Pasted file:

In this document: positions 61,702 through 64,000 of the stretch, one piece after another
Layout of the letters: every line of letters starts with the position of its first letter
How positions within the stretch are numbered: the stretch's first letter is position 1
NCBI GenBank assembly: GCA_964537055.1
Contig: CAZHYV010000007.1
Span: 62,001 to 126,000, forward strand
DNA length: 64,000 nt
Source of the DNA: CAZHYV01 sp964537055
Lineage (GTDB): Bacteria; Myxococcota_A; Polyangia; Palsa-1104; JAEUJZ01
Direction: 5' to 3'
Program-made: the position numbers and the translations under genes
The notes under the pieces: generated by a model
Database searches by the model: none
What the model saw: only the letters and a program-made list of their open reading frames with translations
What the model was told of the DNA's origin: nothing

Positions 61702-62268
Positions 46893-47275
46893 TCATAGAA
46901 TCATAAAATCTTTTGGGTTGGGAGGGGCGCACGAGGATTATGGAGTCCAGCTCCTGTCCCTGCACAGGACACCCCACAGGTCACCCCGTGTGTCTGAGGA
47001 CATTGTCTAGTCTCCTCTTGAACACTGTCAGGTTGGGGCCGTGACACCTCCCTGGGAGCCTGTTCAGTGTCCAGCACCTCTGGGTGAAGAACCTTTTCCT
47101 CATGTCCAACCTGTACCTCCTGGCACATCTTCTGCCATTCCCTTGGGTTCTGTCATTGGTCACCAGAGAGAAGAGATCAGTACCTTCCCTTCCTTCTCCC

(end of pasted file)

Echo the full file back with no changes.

In this document: positions 61,702 through 64,000 of the stretch, one piece after another
Layout of the letters: every line of letters starts with the position of its first letter
How positions within the stretch are numbered: the stretch's first letter is position 1
NCBI GenBank assembly: GCA_964537055.1
Contig: CAZHYV010000007.1
Span: 62,001 to 126,000, forward strand
DNA length: 64,000 nt
Source of the DNA: CAZHYV01 sp964537055
Lineage (GTDB): Bacteria; Myxococcota_A; Polyangia; Palsa-1104; JAEUJZ01
Direction: 5' to 3'
Program-made: the position numbers and the translations under genes
The notes under the pieces: generated by a model
Database searches by the model: none
What the model saw: only the letters and a program-made list of their open reading frames with translations
What the model was told of the DNA's origin: nothing

Positions 61702-62268
Positions 46893-47275
46893 TCATAGAA
46901 TCATAAAATCTTTTGGGTTGGGAGGGGCGCACGAGGATTATGGAGTCCAGCTCCTGTCCCTGCACAGGACACCCCACAGGTCACCCCGTGTGTCTGAGGA
47001 CATTGTCTAGTCTCCTCTTGAACACTGTCAGGTTGGGGCCGTGACACCTCCCTGGGAGCCTGTTCAGTGTCCAGCACCTCTGGGTGAAGAACCTTTTCCT
47101 CATGTCCAACCTGTACCTCCTGGCACATCTTCTGCCATTCCCTTGGGTTCTGTCATTGGTCACCAGAGAGAAGAGATCAGTACCTTCCCTTCCTTCTCCC